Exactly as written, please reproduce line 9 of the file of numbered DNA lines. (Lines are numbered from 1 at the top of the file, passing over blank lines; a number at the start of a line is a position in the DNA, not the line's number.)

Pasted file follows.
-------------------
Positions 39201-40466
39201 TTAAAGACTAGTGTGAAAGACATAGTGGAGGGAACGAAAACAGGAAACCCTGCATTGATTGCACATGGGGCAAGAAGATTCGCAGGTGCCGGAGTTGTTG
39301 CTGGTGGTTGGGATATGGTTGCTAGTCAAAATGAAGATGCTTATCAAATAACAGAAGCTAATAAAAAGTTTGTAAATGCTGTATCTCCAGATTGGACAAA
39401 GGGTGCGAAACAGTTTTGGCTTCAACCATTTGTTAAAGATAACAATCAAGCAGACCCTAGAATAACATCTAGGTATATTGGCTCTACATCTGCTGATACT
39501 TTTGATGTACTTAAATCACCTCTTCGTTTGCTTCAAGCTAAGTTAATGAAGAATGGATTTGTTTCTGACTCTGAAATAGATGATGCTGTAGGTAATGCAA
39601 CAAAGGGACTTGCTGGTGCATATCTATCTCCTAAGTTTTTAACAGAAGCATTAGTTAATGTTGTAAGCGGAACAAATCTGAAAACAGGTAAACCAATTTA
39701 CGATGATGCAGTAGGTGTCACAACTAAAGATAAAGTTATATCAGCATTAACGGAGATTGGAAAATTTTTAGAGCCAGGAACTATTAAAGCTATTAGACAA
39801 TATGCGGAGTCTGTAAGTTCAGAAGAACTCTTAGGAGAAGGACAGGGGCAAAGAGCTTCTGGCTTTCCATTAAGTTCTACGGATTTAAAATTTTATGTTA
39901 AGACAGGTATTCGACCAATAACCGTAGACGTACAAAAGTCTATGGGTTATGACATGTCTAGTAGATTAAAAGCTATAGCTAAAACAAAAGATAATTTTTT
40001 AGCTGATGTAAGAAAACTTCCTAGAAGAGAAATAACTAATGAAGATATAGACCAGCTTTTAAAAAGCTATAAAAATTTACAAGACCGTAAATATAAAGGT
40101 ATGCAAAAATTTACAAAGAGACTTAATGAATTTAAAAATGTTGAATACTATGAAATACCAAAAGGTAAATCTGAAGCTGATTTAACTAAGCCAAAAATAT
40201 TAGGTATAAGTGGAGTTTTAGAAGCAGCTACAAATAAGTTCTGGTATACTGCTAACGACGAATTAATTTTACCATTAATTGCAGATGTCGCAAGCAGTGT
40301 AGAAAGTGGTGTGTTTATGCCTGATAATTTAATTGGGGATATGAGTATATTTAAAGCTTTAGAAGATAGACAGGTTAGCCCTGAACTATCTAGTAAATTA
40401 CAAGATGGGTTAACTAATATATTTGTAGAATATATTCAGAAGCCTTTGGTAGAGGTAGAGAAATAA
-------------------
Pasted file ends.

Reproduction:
39901 AGACAGGTATTCGACCAATAACCGTAGACGTACAAAAGTCTATGGGTTATGACATGTCTAGTAGATTAAAAGCTATAGCTAAAACAAAAGATAATTTTTT